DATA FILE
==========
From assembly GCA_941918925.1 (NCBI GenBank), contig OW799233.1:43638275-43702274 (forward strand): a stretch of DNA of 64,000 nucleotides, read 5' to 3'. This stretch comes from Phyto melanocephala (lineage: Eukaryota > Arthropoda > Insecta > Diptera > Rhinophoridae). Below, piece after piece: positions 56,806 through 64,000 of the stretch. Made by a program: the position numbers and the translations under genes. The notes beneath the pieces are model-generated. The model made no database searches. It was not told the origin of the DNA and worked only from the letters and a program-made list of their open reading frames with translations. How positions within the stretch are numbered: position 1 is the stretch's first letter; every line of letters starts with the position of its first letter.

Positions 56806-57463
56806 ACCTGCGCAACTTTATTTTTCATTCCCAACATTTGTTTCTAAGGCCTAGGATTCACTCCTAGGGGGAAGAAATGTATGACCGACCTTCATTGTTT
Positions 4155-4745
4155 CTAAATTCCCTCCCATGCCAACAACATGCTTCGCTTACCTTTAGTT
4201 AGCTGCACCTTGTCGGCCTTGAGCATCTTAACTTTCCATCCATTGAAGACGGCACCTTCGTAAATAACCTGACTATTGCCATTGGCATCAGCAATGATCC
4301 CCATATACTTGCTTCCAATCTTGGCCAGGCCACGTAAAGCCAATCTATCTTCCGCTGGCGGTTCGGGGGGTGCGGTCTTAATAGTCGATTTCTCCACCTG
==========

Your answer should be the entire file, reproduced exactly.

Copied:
From assembly GCA_941918925.1 (NCBI GenBank), contig OW799233.1:43638275-43702274 (forward strand): a stretch of DNA of 64,000 nucleotides, read 5' to 3'. This stretch comes from Phyto melanocephala (lineage: Eukaryota > Arthropoda > Insecta > Diptera > Rhinophoridae). Below, piece after piece: positions 56,806 through 64,000 of the stretch. Made by a program: the position numbers and the translations under genes. The notes beneath the pieces are model-generated. The model made no database searches. It was not told the origin of the DNA and worked only from the letters and a program-made list of their open reading frames with translations. How positions within the stretch are numbered: position 1 is the stretch's first letter; every line of letters starts with the position of its first letter.

Positions 56806-57463
56806 ACCTGCGCAACTTTATTTTTCATTCCCAACATTTGTTTCTAAGGCCTAGGATTCACTCCTAGGGGGAAGAAATGTATGACCGACCTTCATTGTTT
Positions 4155-4745
4155 CTAAATTCCCTCCCATGCCAACAACATGCTTCGCTTACCTTTAGTT
4201 AGCTGCACCTTGTCGGCCTTGAGCATCTTAACTTTCCATCCATTGAAGACGGCACCTTCGTAAATAACCTGACTATTGCCATTGGCATCAGCAATGATCC
4301 CCATATACTTGCTTCCAATCTTGGCCAGGCCACGTAAAGCCAATCTATCTTCCGCTGGCGGTTCGGGGGGTGCGGTCTTAATAGTCGATTTCTCCACCTG